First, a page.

Rather bizarrely, Macs now support Microsoft Exchange by default while Windows doesn't. But there's more to Snow Leopard than support for Microsoft's collaboration and communication system - which is just as well, given that few home users give a monkey's about Exchange.
iChat AV does a better job using less bandwidth than before, PDF handling has been improved to make selecting text in multi-column layouts much simpler, and networking has been cleverly tweaked so that a sleeping Mac will wake up when files need to be shared and nod off again when it's no longer needed.
The most dramatic new feature is QuickTime X, a major overhaul of Apple's media player. It can use hardware acceleration for smoother playback, supports HTTP Live Streaming and provides easy video capture and uploading to YouTube or MobileMe. You also get iPhone 3GS-style video editing and a much less obtrusive interface.
Windows 7 gets better multimedia too. Media Player supports more formats including H.264 video, and there's a nice feature called Play To that enables you to send media to other devices such as the Xbox 360. Cleverly, Play To will convert media into formats that your chosen device can understand.
PLAY TO: Windows 7 quite likes multimedia, and its Play To feature enables you to send music to a wide range of devices
Last but not least, Windows 7 gets Windows Touch, which supports iPhone-style multi-touch input (provided, of course, you have the hardware). OS X has touch support via laptop trackpads, of course. Windows Touch could be very important when you're choosing your next PC, but it's irrelevant at the moment for the majority of upgraders.
Everyone's a winner, baby
On the face of it, Apple beats Microsoft in several key areas. The first is price - Snow Leopard is £25, while Windows 7 Home Premium is currently £64.98 at Amazon - and the second is ease of installation: while Windows 7 supports in-place upgrades that keep your files intact, XP users will need to do a clean install, as will anybody upgrading from a 32-bit Vista installation to a 64-bit Windows 7 one.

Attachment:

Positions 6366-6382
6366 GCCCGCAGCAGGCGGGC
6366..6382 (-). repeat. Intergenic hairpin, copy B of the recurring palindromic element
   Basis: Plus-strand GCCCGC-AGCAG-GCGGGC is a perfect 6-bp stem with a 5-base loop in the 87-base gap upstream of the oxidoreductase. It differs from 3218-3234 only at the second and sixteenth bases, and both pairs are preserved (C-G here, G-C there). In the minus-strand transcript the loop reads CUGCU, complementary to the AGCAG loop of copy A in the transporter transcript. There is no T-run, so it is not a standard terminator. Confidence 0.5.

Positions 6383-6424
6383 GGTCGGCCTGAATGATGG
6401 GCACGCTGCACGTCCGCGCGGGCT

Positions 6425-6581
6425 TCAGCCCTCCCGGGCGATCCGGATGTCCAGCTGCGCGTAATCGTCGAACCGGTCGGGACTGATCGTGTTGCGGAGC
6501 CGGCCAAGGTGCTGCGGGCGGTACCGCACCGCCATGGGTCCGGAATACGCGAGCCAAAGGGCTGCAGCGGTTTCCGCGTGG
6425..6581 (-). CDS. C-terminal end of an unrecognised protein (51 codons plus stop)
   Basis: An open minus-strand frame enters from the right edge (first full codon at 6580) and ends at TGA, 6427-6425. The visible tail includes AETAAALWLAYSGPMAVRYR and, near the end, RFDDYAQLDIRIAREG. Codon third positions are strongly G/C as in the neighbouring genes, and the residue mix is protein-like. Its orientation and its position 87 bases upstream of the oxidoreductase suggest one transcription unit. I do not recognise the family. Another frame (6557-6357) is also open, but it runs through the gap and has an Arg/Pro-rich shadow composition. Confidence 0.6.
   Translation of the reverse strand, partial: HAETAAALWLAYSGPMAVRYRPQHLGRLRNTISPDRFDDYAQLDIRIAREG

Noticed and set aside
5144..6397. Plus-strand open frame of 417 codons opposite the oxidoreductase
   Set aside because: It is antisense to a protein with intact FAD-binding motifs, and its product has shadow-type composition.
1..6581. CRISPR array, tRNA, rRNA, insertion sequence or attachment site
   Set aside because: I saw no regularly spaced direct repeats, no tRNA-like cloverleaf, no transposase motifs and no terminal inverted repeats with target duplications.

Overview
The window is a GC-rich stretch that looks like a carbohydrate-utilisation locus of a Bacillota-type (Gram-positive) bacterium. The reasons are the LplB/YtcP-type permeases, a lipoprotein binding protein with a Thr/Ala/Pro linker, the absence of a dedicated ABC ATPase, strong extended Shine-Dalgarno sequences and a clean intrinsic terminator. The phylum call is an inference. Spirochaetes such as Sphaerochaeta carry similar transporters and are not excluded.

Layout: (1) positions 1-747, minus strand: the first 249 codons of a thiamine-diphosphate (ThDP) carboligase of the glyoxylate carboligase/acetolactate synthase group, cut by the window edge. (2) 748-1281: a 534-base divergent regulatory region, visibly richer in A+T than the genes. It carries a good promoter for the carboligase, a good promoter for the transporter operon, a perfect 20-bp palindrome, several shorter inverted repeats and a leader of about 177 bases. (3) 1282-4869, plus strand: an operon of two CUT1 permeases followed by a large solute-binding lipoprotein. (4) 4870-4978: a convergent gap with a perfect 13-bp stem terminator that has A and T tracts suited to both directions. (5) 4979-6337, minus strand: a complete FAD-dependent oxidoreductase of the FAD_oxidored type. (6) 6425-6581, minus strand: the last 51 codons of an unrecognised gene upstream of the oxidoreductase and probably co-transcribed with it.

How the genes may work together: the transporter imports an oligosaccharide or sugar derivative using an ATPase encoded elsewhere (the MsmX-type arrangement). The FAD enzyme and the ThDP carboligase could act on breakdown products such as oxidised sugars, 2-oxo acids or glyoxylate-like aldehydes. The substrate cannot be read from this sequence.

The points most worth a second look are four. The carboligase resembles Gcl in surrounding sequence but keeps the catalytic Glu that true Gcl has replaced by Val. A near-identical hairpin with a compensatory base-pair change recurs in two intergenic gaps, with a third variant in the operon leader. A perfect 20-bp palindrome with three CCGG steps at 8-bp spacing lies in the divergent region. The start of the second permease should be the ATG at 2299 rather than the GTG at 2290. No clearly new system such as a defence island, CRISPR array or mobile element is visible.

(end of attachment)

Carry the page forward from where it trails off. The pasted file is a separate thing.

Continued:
Snow Leopard is designed to be an in-place upgrade, and there's no version confusion either: Apple sells one version to Microsoft's three retail editions.
Microsoft could certainly learn some lessons from Apple in these areas - although Apple isn't entirely angelic, as Tiger users can only get Snow Leopard if they also buy iLife and iWork in the £129 Mac Box Set.
At least, that's the official story. According to Walt Mossberg of the Wall Street Journal, "Apple concedes that the $29 (£25 in the UK) Snow Leopard upgrade will work properly on these Tiger-equipped Macs." We'll let you know what Apple says about that one.
Overall, though, it's impossible to say whether one operating system is better than another - we're comparing apples and oranges here, no pun intended. As most of its key changes are under the hood Snow Leopard feels more like a service pack than a new OS, and it'll be a while before its biggest changes - such as the new toys for software developers to play with - become obvious to the average punter.
The price reflects that, and there's enough tweakery and polish to ensure that no Intel Mac owner is going to regret spending their twenty-five quid.
Windows 7 is a different beast, with some dramatic differences to Windows Vista. In many respects it feels like the operating system Vista promised to be, but there's enough innovation here to make it more than just Windows Vista Fixed Edition. As with Snow Leopard, you're not going to regret purchasing it - especially if you pre-order it right now before the prices go up on 1 September.
So which is better? We think that's the wrong question. Snow Leopard is better than Leopard, and Windows 7 is better than Windows Vista. If you aren't planning to buy a new computer in the not too distant future, that's all that matters: whichever platform you're currently running, upgrading is well worth the money.